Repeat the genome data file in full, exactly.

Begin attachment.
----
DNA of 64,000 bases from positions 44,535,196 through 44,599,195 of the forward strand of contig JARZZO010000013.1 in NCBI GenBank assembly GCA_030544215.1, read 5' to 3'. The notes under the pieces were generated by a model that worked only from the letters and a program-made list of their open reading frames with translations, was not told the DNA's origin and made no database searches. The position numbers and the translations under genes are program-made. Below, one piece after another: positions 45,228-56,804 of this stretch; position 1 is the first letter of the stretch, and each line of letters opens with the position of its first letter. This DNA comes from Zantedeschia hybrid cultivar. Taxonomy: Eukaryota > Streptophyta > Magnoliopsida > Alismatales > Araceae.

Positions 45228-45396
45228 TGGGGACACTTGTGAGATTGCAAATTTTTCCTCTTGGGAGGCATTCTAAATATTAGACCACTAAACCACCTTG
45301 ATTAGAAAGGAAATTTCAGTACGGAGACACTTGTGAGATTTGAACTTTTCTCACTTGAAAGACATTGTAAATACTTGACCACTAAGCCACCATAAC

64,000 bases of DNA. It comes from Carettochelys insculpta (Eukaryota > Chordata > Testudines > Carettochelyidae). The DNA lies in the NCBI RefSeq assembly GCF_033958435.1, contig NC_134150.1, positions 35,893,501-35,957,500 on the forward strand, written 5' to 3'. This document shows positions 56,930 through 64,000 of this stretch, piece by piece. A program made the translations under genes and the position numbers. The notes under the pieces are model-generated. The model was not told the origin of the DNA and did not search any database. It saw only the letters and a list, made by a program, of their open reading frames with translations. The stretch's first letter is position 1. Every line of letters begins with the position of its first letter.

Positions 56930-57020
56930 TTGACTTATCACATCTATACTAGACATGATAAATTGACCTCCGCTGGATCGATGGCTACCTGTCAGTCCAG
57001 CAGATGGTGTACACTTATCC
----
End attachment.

DNA of 64,000 bases from positions 44,535,196 through 44,599,195 of the forward strand of contig JARZZO010000013.1 in NCBI GenBank assembly GCA_030544215.1, read 5' to 3'. The notes under the pieces were generated by a model that worked only from the letters and a program-made list of their open reading frames with translations, was not told the DNA's origin and made no database searches. The position numbers and the translations under genes are program-made. Below, one piece after another: positions 45,228-56,804 of this stretch; position 1 is the first letter of the stretch, and each line of letters opens with the position of its first letter. This DNA comes from Zantedeschia hybrid cultivar. Taxonomy: Eukaryota > Streptophyta > Magnoliopsida > Alismatales > Araceae.

Positions 45228-45396
45228 TGGGGACACTTGTGAGATTGCAAATTTTTCCTCTTGGGAGGCATTCTAAATATTAGACCACTAAACCACCTTG
45301 ATTAGAAAGGAAATTTCAGTACGGAGACACTTGTGAGATTTGAACTTTTCTCACTTGAAAGACATTGTAAATACTTGACCACTAAGCCACCATAAC

64,000 bases of DNA. It comes from Carettochelys insculpta (Eukaryota > Chordata > Testudines > Carettochelyidae). The DNA lies in the NCBI RefSeq assembly GCF_033958435.1, contig NC_134150.1, positions 35,893,501-35,957,500 on the forward strand, written 5' to 3'. This document shows positions 56,930 through 64,000 of this stretch, piece by piece. A program made the translations under genes and the position numbers. The notes under the pieces are model-generated. The model was not told the origin of the DNA and did not search any database. It saw only the letters and a list, made by a program, of their open reading frames with translations. The stretch's first letter is position 1. Every line of letters begins with the position of its first letter.

Positions 56930-57020
56930 TTGACTTATCACATCTATACTAGACATGATAAATTGACCTCCGCTGGATCGATGGCTACCTGTCAGTCCAG
57001 CAGATGGTGTACACTTATCC